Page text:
var impressionPostSlug = “only-1-in-every-5-of-wyclefs-yele-charity-goes-to-haiti”; var impressionPostId = “415452”;
The Haiti earthquake has already triggered hundreds of thousands of donations to musician Wyclef Jean’s charitable foundation, which expects to raise upwards of $1 million a day in the disaster’s wake.
However, Internal Revenue Service records show the group has a lackluster history of accounting for its finances, and that the organization has paid the performer and his business partner at least $410,000 for rent, production services, and Jean’s appearance at a benefit concert. Though the Wyclef Jean Foundation, which does business as Yele Haiti Foundation, was incorporated 12 years ago–and has been active since that time–the group only first filed tax returns in August 2009.
That month, the foundation provided the IRS with returns covering calendar years 2005, 2006, and 2007–the only periods for which it has publicly provided a glimpse at its financial affairs.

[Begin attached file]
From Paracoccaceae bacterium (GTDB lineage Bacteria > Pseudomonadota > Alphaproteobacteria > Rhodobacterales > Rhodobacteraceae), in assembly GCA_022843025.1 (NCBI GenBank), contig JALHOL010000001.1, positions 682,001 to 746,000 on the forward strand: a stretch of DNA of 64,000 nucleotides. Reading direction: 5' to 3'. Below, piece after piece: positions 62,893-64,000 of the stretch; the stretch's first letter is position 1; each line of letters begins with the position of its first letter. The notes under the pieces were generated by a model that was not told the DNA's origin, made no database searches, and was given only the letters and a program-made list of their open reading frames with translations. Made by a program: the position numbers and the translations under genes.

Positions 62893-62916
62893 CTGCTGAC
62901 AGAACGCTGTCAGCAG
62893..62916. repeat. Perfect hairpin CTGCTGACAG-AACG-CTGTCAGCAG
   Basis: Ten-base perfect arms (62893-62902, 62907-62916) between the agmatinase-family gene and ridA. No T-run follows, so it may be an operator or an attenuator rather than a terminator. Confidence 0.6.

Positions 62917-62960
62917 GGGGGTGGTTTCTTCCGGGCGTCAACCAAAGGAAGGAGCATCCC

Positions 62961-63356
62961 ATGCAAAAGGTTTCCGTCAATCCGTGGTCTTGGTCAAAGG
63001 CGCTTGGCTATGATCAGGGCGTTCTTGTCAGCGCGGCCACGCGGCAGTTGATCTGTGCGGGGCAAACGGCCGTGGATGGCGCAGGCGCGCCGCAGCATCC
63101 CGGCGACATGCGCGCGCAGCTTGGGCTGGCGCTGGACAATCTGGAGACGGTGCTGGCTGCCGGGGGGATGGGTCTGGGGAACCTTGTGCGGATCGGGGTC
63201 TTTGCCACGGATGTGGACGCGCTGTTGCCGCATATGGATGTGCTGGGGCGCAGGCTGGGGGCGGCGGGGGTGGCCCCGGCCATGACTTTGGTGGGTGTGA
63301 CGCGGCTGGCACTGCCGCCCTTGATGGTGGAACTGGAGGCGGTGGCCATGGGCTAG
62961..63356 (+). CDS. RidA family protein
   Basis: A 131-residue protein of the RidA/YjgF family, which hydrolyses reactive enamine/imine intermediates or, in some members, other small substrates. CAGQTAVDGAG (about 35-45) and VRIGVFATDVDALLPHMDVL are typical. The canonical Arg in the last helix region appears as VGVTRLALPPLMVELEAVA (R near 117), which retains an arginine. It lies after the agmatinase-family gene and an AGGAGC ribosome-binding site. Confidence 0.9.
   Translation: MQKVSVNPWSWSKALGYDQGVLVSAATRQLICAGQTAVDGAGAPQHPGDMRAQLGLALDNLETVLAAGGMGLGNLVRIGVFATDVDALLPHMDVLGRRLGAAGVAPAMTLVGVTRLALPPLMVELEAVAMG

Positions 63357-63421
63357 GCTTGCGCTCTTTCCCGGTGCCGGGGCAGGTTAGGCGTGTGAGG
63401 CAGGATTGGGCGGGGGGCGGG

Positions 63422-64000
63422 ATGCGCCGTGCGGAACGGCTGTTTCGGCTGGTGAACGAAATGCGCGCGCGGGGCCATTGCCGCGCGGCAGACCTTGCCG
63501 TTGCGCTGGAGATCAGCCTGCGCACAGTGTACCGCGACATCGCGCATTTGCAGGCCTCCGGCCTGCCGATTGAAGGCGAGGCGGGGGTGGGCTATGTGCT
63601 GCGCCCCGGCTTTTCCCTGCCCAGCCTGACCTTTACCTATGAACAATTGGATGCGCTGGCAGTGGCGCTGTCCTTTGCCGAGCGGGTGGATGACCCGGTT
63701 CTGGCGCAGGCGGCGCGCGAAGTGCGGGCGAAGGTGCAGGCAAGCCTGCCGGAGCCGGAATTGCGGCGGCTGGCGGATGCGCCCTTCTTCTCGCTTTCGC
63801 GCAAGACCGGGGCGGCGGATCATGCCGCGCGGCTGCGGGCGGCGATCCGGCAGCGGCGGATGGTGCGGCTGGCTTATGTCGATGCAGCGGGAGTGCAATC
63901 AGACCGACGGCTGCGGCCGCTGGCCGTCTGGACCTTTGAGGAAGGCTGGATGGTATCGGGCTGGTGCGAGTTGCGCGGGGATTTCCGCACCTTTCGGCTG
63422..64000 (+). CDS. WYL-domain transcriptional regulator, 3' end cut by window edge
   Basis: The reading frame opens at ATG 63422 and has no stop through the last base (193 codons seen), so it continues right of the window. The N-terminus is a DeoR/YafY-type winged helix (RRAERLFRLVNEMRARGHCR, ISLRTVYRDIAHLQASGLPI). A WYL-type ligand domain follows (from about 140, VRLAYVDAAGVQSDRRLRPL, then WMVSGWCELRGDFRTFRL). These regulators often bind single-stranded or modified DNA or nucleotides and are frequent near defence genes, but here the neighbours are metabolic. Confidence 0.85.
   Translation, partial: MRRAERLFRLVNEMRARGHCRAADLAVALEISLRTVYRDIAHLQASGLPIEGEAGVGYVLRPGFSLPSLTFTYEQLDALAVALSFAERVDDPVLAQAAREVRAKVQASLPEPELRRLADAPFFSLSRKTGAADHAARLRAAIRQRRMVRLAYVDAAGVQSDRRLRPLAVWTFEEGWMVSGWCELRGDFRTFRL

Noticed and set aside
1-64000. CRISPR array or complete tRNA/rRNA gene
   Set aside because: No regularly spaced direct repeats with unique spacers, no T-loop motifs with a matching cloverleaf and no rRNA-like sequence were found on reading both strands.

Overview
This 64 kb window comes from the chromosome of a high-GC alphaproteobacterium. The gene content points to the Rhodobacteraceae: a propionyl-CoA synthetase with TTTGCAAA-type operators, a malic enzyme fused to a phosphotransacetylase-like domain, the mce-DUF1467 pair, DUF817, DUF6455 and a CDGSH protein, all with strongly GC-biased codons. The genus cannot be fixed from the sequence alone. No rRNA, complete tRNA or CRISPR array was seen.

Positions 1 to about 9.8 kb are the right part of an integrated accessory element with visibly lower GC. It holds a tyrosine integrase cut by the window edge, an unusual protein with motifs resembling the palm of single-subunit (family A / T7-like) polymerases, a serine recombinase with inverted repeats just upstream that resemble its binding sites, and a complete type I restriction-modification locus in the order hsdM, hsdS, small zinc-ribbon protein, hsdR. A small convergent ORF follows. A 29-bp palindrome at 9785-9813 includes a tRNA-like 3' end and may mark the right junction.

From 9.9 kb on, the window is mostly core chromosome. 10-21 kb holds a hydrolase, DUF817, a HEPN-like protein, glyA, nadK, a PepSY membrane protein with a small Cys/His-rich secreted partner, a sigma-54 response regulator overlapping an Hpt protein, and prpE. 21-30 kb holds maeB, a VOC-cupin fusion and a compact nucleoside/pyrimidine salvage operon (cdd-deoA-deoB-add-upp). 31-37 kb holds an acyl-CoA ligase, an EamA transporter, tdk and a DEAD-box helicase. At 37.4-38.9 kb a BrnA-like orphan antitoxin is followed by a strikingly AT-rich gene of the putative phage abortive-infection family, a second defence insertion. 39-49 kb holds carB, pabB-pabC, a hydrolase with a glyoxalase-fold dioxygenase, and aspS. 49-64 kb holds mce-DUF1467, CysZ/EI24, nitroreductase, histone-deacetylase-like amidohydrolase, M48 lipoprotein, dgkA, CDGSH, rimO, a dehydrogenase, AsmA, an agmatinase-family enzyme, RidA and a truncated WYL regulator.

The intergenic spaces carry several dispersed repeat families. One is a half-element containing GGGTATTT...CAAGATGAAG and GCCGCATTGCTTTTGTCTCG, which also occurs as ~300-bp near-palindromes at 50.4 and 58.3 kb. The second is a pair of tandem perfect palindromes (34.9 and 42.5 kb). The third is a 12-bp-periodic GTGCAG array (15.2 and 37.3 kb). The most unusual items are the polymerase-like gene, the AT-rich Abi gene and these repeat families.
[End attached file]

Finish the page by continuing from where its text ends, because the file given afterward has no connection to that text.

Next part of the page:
There’s no doubt Wyclef Jean — who has raised $1 million since the Haiti earthquake — wants to help his homeland. But a look at his personal foundation’s finances raises questions about whether it’s wisely managing the donations it’s collecting.
The Smoking Gun took a look at the finances of Yele Haiti, the foundation Wyclef Jean founded to help his homeland—and it’s ugly. Jean founded Yele Haiti in 1998, according to TSG, but didn’t file any tax returns until five month ago, in August 2009. And the returns filed so far—for 2005, 2006, and 2007 only—reveal that Yele directed huge sums of money to commercial entities that Jean and his business partner Jerry Duplessis own stakes in.
The most eye-popping expenditure is $250,000 that the foundation paid in 2006 to Telemax, S.A., a Haitian television company that Jean and Duplessis own a controlling interest in. The payment for “airtime and production services” appears to have been related to a telethon of some sort that Yele Haiti produced in the country—its chalked up to “outreach”—and amounts to one out of every five dollars that the foundation took in that year. The return claims the fees were “below market” and constituted the “most efficient” way for Yele Haiti to conduct outreach.